Seminar Hora Informaticae

HORA INFORMATICAE (meaning: TIME FOR INFORMATICS) is a broad-spectrum scientific seminar devoted to all core areas of computer science and its interdisciplinary interfaces with other sciences and applied domains. Original contributions addressing classical and emerging topics are welcome. Founded by Jiří Wiedermann, the seminar is running since 1994 at the Institute of Computer Science of the Czech Academy of Sciences in Prague.


Upcoming Talks

  • RNDr. Petra Vidnerová, Ph.D.:

    Model M - an agent-based epidemiological model

    06.12.2022 14:00Plenary room (room. 318, second floor) Institute of Computer ScienceZOOM 954 7823 4977 (Passcode: 712564)

    During the recent pandemic, the interest in epidemiological modeling rapidly increased. Epidemiological models improve our understanding of the dynamics of disease spread and help us during the design of various protective measures. The important family of models is formed by agent-based models. They provide simulation tools for detailed modeling of individual human behaviour. We will present our network agent model called model M. It works with a population of individuals (agents) and their contacts are modeled as a multi-graph social network according to real data based on a Czech county. Custom algorithmic procedures simulating testing, quarantine and partial closures of various contact types are implemented. The model can serve as a tool for relative comparison of the efficacy of various policies. It was also used for a study comparing various interventions in Czech primary and secondary schools, using a graph based on real data from a selected Czech school.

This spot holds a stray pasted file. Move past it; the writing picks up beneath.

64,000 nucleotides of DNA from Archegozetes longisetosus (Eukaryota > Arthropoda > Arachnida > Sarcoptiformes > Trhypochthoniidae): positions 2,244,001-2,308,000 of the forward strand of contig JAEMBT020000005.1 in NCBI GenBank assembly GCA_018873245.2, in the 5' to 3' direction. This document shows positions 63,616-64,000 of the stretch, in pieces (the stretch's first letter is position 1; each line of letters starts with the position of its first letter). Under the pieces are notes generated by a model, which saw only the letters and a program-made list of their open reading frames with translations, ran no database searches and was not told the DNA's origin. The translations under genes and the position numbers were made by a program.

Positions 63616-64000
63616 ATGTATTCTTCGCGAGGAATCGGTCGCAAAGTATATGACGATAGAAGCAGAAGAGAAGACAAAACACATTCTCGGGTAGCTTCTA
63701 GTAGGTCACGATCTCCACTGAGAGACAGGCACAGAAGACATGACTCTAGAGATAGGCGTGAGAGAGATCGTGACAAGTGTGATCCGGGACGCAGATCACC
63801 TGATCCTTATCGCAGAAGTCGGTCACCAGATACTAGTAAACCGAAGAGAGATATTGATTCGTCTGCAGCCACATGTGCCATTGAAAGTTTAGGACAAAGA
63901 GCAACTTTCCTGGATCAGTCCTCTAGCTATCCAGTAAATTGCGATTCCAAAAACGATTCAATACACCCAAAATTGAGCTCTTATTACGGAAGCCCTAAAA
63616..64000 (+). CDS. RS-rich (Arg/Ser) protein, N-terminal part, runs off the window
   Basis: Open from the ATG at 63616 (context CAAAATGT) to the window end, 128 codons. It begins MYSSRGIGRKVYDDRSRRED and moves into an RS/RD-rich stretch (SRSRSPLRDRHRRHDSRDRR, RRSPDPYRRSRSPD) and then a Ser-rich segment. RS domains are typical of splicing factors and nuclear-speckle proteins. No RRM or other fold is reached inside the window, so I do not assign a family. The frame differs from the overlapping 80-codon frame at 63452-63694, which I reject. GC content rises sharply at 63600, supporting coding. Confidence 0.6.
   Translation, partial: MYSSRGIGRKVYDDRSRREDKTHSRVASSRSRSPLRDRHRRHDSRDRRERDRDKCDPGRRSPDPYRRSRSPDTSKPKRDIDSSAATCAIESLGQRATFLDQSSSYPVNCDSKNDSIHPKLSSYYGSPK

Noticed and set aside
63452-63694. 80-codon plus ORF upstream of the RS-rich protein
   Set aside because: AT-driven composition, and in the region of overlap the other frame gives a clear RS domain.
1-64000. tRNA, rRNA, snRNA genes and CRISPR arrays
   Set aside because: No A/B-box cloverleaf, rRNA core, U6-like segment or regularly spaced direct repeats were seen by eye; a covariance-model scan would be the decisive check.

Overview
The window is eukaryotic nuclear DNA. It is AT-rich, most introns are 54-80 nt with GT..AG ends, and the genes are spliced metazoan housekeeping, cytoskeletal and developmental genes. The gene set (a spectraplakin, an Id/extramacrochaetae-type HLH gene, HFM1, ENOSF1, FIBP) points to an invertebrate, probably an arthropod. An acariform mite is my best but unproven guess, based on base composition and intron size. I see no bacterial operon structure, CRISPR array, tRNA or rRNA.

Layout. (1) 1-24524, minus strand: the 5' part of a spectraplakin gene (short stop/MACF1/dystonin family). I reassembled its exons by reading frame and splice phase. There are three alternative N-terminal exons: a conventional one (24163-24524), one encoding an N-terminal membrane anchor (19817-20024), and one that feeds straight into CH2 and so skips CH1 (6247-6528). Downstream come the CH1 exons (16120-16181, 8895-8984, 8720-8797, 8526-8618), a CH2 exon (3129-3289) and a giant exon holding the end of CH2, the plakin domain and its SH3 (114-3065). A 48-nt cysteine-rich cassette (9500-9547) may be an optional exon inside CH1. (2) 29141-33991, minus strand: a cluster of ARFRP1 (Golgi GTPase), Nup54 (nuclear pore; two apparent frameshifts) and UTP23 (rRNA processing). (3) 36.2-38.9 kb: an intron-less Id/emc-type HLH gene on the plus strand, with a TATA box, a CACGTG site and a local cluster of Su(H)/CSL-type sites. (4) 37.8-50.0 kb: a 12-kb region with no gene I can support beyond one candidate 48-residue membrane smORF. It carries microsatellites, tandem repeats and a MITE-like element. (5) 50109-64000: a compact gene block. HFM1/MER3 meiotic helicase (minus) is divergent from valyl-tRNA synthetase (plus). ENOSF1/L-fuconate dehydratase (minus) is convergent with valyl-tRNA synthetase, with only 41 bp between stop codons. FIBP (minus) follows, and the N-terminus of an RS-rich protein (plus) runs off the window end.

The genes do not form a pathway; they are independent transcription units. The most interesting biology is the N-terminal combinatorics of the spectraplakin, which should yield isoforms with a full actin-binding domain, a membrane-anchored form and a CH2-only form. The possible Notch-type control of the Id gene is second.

Recent Talks

  • RNDr. Věra Kůrková, DrSc.:

    Some implications of high-dimensional geometry for classification by neural networks

    22.11.2022 14:00Plenary room (room. 318, second floor) Institute of Computer ScienceZOOM 954 7823 4977 (Passcode: 712564)